The New York Times has a fresh story on the training of Afghan security forces, and despite making claims of training progress in the headline, the story documents, yet again, that US efforts to shape a Western security force in Afghanistan are failing. At the same time, we learn from the ICRC that the offensive in the Kandahar area has doubled the rate of war injured treated at a local hospital.

The military and political career of General David Petraeus has been propelled forward many times on the basis of his ability to spin the same myth over and over. As I pointed out in this diary, Petraeus first burst on the scene by writing an op-ed in the Washington Post just before the 2004 elections. In the op-ed, Petraeus spouted ridiculous claims of "progress" in training Iraqi security forces and perhaps aided Bush’s re-election. Just three years later, all of Washington worshiped at the feet of Petraeus as he laid out his "new" plan for the Iraq surge, with a large reliance on training that started essentially from scratch. There was no reference to his prior claims of success or investigation into why the previous training had failed. That same diary then went on to point out that this second round of training in Iraq has failed, with Iraq’s highest ranking army officer admitting this summer that it would be at least five years before Iraq could provide its own security. That claim is borne out by the ongoing charade of 50,000 US "non-combat" troops remaining in Iraq despite the "end of combat operations" announced by President Obama.

The "success" of training in Afghanistan has been addressed a few times. See, for example, this diary in April or this one in June. Despite these earlier hints in the press that training might not be working as well as claimed, the New York Times insists on using "Gains in Afghan Training" as part of the headline on its current story. Those "gains" are nowhere to be found in this passage:

For that to be the case, the Pentagon must overcome a persistent problem in the Afghan security forces: attrition. Official estimates put attrition across the force at roughly 3 percent each month. Attrition is a powerful drain that makes growth difficult. Police officers and soldiers simply disappear, even as replacements flow in.

For this reason, for the army to grow by 36,000 more soldiers, the government must recruit and train 83,000 Afghans, according to projections released by NATO. Similarly, for the police to reach the hoped-for increase of 14,000, the government must train 50,000 more officers. This drives up costs to Westerners paying the bill.

The training mission in Afghanistan also labors under a legacy of unfulfilled past promises, inadequate training even in basic skills like marksmanship and driving military vehicles, and a pattern of overstating how ready or skilled the forces are.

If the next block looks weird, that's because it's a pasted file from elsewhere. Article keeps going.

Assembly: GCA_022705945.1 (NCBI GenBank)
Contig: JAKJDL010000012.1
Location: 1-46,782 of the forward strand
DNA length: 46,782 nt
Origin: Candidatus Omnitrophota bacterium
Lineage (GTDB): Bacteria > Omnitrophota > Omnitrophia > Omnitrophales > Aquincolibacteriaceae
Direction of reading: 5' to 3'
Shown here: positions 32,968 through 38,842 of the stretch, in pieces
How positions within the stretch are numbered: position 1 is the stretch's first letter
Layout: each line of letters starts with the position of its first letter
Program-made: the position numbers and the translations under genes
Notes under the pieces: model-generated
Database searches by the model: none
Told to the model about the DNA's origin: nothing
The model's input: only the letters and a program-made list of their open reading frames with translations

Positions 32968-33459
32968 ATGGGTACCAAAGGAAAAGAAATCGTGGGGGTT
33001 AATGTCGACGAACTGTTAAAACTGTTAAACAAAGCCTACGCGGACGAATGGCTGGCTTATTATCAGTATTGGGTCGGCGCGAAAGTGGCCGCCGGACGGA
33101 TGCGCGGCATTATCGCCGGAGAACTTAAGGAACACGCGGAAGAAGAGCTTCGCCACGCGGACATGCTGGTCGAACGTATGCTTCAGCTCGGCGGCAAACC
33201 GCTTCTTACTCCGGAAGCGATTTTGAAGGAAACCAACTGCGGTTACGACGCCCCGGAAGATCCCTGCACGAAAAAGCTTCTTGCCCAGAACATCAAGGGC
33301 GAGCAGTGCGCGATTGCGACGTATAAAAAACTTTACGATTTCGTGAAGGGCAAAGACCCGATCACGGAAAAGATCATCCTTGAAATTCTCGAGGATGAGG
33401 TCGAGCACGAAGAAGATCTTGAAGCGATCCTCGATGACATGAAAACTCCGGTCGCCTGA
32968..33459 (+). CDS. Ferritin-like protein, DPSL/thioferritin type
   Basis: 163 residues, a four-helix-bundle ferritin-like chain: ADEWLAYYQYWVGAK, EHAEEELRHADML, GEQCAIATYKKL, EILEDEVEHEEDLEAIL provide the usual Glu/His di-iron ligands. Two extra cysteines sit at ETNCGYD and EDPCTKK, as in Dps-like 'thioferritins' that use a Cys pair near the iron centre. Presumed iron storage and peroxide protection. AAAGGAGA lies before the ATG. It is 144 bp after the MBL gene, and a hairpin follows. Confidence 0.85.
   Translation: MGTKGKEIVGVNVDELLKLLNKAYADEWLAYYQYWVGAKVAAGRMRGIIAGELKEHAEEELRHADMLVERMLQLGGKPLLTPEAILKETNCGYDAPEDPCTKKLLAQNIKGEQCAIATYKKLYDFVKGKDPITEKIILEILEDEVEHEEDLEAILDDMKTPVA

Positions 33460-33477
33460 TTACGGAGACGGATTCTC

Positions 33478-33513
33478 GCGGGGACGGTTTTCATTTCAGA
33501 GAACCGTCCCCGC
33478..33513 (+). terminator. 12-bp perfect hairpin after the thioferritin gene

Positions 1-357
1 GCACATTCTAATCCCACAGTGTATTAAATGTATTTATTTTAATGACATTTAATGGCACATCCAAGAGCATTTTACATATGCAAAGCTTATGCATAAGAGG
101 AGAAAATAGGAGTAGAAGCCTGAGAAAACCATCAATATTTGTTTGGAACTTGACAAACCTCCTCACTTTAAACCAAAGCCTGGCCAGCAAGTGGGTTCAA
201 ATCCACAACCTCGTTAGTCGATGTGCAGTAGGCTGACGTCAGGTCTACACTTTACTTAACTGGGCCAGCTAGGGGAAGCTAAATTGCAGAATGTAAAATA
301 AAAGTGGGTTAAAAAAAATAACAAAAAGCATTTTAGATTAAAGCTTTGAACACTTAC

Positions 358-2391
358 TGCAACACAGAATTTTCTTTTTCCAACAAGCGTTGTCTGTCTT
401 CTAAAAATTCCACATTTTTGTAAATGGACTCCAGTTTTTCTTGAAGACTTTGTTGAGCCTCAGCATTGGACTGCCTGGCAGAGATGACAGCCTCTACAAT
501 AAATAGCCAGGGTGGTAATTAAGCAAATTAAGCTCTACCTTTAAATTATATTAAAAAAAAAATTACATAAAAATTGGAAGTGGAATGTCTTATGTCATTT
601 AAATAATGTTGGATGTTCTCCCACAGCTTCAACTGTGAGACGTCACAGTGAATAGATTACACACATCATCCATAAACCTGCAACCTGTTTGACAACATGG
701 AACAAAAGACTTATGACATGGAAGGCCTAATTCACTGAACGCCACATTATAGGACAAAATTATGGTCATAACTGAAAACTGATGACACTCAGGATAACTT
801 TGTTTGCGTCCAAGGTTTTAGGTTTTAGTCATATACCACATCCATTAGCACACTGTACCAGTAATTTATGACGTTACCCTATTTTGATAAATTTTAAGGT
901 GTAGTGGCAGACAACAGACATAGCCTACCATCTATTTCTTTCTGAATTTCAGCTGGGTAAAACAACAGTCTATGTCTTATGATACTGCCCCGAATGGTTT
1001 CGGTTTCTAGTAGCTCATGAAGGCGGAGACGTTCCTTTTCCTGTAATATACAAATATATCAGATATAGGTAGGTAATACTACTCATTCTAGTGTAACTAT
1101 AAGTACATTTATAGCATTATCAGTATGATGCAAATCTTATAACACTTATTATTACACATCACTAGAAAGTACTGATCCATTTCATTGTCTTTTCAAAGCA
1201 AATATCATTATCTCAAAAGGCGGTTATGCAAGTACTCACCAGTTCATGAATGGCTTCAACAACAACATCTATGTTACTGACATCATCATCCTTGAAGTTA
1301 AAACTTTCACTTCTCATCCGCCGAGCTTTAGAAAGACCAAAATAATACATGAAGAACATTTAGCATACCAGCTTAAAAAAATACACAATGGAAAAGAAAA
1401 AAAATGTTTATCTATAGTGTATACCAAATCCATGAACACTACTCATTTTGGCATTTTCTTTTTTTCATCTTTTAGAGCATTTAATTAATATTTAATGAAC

I suppose it is progress of a sort that the Times will now acknowledge that there is a "legacy of unfilled past promises", but there is still a long way to go before that legacy and the deceit associated with it are tied more directly to Petreaus, who is the leading proponent of these overstatements. The Times touts as an example of the training progress being made the opening of an artillery school. Keeping up its part in this propaganda campaign, ISAFMedia has provided the photo above to document Afghans firing artillery at the school. Their caption reads:

Afghan National Army instructors fire artillery from the 122 milimeter howitzer D-30 Oct. 4, 2010. This demonstation marked the end of the train the trainer course and the opening ceremony for the artillery school where these instructors will teach.

Despite the clear evidence that there will never be a Western-styled security apparatus to take over Afghanistan once NATO "liberates" it, the offensive to oust Taliban forces in the Kandahar area has resulted in a dramatic increase in casualties. From the ICRC:

The number of war casualties taken to Mirwais Regional Hospital in Kandahar for treatment is hitting record highs. The hospital, which is supported by the International Committee of the Red Cross (ICRC), registered almost twice as many new patients with weapon-related injuries in August and September 2010 as during the same months last year – close to 1,000 compared with just over 500 during the same period in 2009.

"This is just the tip of the iceberg, as those who suffer other sorts of injuries or contract disease as an indirect result of the conflict far outnumber weapon-wounded patients," said Reto Stocker, head of the ICRC delegation in Kabul. Every day, there are mothers who bring their sick children to hospital too late because they are afraid to travel or are held up by roadblocks, and relatives who take patients home before their treatment is completed. "The result is that children die from tetanus, measles and tuberculosis – easily prevented with vaccines – while women die in childbirth and otherwise strong men succumb to simple infections," added Mr Stocker.

The deteriorating security situation is affecting the Afghan people in many ways. Last week’s bombing that left eight children dead in Kandahar, like other serious recent incidents, is an example of how the conflict keeps on raging in various parts of the country.

The next Afghanistan strategy review is scheduled for December. Now is the time to start increasing the pressure for this review to include an acknowledgment of the abject failure that is called "training", because there simply is no prospect that the type of security force the US wants can ever be produced. Without such a force, the stated mission of "creating space" for the Afghan security force and government to take over becomes meaningless. With a meaningless mission, it is time to simply begin an orderly withdrawal. However, count on Petraeus to once again erase all memory of his failures and to secure more time for the training charade to continue.